The American Hospital Association and the National Association of Public Hospitals and Health Systems are both fighting a proposed CMS rule that the associations say would limit healthcare services to poor and uninsured patients.
The AHA and NAPH last week asked congressional leaders to help stall the proposed regulation that limits states use of intergovernmental transfers and alters the upper-payment limit in an effort to save the Medicaid program close to $4 billion over five years.
Harsh spending cuts are not the solution to Medicaids woes, AHA Executive Vice President Richard Pollack said in a statement. Pollack said he wants more dialogue on the topic before any final commitment is inked. The AHA will pursue every avenue available to ensure that this rule does not prevent hospitals from providing for their community health needs.
Similarly, in a letter sent on Jan. 16 to Senate Majority Leader Harry Reid (D-Nev.) and House Speaker Nancy Pelosi (D-Calif.), the NAPH expressed strenuous opposition to the proposal. We firmly believe that its impact will be to undermine the already fragile viability of the nations health safety net and reduce or eliminate access to healthcare services for many millions of low-income patients, the letter states.
Under one provision of the rule change, the CMS would limit Medicaid reimbursement for public facilities operated by state and local governments to the individuals cost. The current upper-payment-limit structure restricts provider reimbursement to an aggregate limit for various provider types and classes of providers. Upper-payment limits are the maximum amount that states can pay providers for Medicaid services, according to a Kaiser Commission on Medicaid and the Uninsured report.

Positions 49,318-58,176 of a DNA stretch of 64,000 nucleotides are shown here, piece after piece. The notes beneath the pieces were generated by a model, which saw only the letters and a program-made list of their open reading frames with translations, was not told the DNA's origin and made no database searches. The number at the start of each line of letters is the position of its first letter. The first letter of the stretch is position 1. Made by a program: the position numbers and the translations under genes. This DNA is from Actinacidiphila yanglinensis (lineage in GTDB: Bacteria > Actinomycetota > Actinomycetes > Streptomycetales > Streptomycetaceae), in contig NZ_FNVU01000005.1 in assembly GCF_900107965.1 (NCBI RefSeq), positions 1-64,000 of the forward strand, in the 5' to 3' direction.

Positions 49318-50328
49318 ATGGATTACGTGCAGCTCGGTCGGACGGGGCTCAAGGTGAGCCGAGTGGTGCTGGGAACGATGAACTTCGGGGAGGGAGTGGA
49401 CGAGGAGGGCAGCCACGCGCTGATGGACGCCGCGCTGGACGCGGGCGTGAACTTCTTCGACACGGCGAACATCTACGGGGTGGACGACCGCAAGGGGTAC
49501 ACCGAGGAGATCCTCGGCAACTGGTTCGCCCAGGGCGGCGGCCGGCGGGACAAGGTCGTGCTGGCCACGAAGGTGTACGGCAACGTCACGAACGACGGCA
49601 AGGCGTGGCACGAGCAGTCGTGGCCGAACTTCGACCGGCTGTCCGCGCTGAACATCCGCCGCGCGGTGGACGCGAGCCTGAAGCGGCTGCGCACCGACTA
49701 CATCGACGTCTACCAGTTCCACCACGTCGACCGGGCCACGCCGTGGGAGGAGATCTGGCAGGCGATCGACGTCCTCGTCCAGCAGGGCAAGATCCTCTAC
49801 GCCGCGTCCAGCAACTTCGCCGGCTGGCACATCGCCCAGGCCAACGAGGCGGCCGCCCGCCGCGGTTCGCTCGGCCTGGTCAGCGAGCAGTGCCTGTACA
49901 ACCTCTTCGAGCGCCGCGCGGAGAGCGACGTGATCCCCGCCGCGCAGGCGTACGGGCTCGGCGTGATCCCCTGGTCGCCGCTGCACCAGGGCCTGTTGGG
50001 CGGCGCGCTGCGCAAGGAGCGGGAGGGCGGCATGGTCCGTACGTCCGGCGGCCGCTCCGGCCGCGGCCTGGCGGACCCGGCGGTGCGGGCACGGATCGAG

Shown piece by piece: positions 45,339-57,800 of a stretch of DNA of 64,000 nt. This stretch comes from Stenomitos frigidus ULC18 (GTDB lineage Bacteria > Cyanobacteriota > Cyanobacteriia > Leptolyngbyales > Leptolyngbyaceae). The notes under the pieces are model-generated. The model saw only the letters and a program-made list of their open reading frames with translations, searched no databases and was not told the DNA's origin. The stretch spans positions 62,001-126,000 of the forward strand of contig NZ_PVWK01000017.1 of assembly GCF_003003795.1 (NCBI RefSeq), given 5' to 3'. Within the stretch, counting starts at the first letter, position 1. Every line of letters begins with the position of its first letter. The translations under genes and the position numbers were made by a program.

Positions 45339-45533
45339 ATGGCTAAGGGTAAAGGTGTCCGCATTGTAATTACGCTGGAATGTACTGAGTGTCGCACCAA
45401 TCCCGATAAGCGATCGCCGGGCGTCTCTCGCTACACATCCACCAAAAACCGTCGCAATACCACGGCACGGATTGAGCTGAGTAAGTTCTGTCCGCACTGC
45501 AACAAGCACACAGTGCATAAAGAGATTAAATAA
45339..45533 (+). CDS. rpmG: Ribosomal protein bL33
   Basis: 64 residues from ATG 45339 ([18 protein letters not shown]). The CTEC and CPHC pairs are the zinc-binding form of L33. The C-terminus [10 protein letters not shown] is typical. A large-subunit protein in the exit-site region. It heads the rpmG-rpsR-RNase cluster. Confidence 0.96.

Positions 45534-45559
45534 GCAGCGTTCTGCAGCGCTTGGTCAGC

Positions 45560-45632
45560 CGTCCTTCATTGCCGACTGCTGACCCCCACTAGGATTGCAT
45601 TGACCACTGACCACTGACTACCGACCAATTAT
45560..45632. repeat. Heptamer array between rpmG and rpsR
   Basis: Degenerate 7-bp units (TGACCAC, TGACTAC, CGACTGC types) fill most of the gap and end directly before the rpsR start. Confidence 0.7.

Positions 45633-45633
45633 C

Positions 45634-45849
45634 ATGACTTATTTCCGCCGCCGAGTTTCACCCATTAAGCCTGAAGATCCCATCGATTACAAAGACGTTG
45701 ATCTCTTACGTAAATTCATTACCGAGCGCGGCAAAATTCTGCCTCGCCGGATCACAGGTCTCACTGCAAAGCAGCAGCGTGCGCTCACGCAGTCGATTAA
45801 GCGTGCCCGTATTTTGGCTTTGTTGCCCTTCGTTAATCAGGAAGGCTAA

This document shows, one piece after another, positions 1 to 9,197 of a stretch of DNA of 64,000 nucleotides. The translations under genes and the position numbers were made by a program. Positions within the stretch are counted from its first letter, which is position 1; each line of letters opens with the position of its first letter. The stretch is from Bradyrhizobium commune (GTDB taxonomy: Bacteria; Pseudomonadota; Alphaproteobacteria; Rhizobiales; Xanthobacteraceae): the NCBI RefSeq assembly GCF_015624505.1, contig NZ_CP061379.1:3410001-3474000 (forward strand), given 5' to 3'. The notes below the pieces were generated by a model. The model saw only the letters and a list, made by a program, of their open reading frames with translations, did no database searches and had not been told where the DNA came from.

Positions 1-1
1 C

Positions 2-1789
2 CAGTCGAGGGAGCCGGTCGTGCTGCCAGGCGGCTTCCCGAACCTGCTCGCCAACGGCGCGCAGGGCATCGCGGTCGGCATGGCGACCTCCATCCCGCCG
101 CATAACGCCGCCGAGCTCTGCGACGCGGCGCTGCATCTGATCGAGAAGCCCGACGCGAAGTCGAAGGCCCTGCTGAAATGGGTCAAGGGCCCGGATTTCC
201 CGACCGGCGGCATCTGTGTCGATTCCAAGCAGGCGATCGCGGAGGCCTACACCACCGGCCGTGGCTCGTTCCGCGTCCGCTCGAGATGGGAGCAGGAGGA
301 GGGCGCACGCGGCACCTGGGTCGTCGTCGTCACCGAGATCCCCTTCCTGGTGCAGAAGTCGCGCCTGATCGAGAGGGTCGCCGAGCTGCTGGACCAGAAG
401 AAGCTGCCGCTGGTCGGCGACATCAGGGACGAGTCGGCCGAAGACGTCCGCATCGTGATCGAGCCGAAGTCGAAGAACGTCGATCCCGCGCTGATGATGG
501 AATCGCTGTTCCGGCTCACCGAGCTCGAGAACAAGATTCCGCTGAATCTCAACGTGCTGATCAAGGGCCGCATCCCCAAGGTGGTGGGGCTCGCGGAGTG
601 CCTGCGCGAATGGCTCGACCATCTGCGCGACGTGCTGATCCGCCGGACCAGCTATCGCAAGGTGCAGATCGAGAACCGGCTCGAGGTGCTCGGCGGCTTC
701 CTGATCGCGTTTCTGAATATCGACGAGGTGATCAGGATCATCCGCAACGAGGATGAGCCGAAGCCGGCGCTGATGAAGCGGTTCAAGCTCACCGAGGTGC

Also part of the rule is a provision that could affect any of the current intergovernmental transfers that states have been using, according to the Kaiser commission.
While the arrangements are legal, problems can occur if the federal share of total Medicaid funding is raised far above the states nominal statuary federal matching rate, or if federal matching funds are made available for purposes other than purchasing a covered healthcare service for Medicaid-eligible individuals, according to the commission.
For example, say the state and the CMS reimburse a provider $100, with both groups paying $50 each. The hospital gets the $100 reimbursement, but then may kick $10 back to the state because the procedure only costs the hospital $90 to perform; the state then uses it for non-Medicaid purposes. CMS spokesman Jeff Nelligan said that essentially the procedure then only costs $90, which would have lowered the federal governments share to $45.
Now the above example is legal, as long as another provider within the same type and class is receiving an amount lower than the upper-payment limit because all of the payments in the aggregate need to be within the payment limit. But the new rule would change that.
According to the CMS, the rule could affect payment structures to 1,153 hospitals that are operated by local governments or hospital authorities; 822 nursing facilities that have identified themselves as operated by counties, cities or governmental hospital districts; and 113 intermediate-care facilities for the mentally ill.
The U.S. Government Accountability Office and other federal watchdogs have issued reports citing instances where states and local governments have used the funds returned by the healthcare providers for costs outside the Medicaid program or to help draw additional federal dollars for other Medicaid program costs.
Larry Gage, president of the NAPH, said he agrees that Medicaid dollars should be spent only on the program itself and on treating the uninsured, he nevertheless added that public hospitals and the CMS itself have done a good job in self-policing as a way to stamp out fraudulent billing. CMS is trying to solve a problem thats three or four years out of date, he said. In the process, they are really screwing things up in states that dont have the problems of abuse that theyre targeting.